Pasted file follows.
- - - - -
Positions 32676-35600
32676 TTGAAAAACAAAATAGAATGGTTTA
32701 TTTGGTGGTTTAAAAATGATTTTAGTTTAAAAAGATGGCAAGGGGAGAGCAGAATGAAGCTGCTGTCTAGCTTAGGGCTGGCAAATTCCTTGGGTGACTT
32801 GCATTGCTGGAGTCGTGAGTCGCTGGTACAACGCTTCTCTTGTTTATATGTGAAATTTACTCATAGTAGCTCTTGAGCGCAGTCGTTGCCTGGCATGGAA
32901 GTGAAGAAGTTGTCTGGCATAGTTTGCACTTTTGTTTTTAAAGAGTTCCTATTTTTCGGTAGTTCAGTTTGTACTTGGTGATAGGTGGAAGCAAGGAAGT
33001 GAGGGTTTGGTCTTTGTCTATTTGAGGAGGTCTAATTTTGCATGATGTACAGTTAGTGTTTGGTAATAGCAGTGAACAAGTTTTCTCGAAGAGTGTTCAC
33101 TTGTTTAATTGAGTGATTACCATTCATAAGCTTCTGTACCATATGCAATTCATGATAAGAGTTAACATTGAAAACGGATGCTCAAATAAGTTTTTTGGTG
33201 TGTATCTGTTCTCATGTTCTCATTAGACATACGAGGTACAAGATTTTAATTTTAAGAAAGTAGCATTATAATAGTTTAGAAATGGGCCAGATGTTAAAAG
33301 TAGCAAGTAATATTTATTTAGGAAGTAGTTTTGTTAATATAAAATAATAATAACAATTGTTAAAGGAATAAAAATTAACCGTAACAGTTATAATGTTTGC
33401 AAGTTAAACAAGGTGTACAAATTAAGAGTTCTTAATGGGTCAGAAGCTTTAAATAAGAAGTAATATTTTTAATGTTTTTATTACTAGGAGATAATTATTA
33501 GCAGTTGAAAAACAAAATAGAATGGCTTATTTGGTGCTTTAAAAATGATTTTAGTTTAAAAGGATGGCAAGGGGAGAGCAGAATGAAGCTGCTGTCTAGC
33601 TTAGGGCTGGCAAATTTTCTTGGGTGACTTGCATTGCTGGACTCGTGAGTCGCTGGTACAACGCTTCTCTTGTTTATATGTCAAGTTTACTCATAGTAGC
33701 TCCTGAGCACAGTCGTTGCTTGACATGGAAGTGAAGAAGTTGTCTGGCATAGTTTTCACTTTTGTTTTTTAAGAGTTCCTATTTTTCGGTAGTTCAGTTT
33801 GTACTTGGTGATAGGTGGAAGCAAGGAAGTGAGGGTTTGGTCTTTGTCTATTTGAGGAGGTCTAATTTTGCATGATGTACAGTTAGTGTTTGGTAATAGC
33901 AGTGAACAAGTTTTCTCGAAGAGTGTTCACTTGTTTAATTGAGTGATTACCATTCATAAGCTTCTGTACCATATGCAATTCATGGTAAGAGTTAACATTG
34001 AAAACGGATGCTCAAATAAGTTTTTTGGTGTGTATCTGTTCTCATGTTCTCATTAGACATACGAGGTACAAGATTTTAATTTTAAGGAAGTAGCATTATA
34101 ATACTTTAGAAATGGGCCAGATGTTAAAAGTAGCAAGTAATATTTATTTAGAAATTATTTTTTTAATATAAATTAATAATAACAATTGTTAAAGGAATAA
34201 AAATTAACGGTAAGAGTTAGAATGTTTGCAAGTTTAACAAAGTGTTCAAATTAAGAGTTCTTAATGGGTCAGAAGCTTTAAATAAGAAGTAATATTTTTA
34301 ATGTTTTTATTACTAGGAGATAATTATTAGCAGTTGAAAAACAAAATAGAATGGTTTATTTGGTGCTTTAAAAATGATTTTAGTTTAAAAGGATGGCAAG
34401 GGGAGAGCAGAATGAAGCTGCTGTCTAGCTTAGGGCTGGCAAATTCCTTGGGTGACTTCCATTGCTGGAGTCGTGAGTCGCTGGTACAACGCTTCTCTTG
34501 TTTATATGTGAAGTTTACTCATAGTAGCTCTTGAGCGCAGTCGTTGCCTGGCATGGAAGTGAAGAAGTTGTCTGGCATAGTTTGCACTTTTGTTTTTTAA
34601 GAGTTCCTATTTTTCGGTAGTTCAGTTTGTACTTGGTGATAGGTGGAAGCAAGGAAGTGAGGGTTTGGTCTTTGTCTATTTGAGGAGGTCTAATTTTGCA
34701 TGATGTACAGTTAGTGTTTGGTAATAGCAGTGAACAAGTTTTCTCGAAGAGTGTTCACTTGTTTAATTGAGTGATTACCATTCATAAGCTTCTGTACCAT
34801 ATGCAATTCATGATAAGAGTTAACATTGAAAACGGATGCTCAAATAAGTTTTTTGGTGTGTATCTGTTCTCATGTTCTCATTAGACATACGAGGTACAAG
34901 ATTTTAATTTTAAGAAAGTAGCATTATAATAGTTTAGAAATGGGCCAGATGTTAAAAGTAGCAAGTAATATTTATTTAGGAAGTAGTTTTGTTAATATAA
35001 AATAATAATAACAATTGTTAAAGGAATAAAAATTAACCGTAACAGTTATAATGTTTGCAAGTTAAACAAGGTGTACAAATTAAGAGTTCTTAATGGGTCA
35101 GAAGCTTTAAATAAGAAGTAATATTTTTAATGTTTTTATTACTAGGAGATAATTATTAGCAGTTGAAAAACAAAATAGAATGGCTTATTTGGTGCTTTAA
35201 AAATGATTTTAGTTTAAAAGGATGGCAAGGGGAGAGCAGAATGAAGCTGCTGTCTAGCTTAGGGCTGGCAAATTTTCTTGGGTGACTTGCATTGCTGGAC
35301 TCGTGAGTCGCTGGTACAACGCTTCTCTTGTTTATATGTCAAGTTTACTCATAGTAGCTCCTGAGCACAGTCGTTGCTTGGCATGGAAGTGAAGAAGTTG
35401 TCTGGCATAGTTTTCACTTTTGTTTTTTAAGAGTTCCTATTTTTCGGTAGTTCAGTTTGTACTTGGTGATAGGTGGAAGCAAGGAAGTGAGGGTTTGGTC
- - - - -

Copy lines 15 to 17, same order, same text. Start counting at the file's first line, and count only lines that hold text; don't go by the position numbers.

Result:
33901 AGTGAACAAGTTTTCTCGAAGAGTGTTCACTTGTTTAATTGAGTGATTACCATTCATAAGCTTCTGTACCATATGCAATTCATGGTAAGAGTTAACATTG
34001 AAAACGGATGCTCAAATAAGTTTTTTGGTGTGTATCTGTTCTCATGTTCTCATTAGACATACGAGGTACAAGATTTTAATTTTAAGGAAGTAGCATTATA
34101 ATACTTTAGAAATGGGCCAGATGTTAAAAGTAGCAAGTAATATTTATTTAGAAATTATTTTTTTAATATAAATTAATAATAACAATTGTTAAAGGAATAA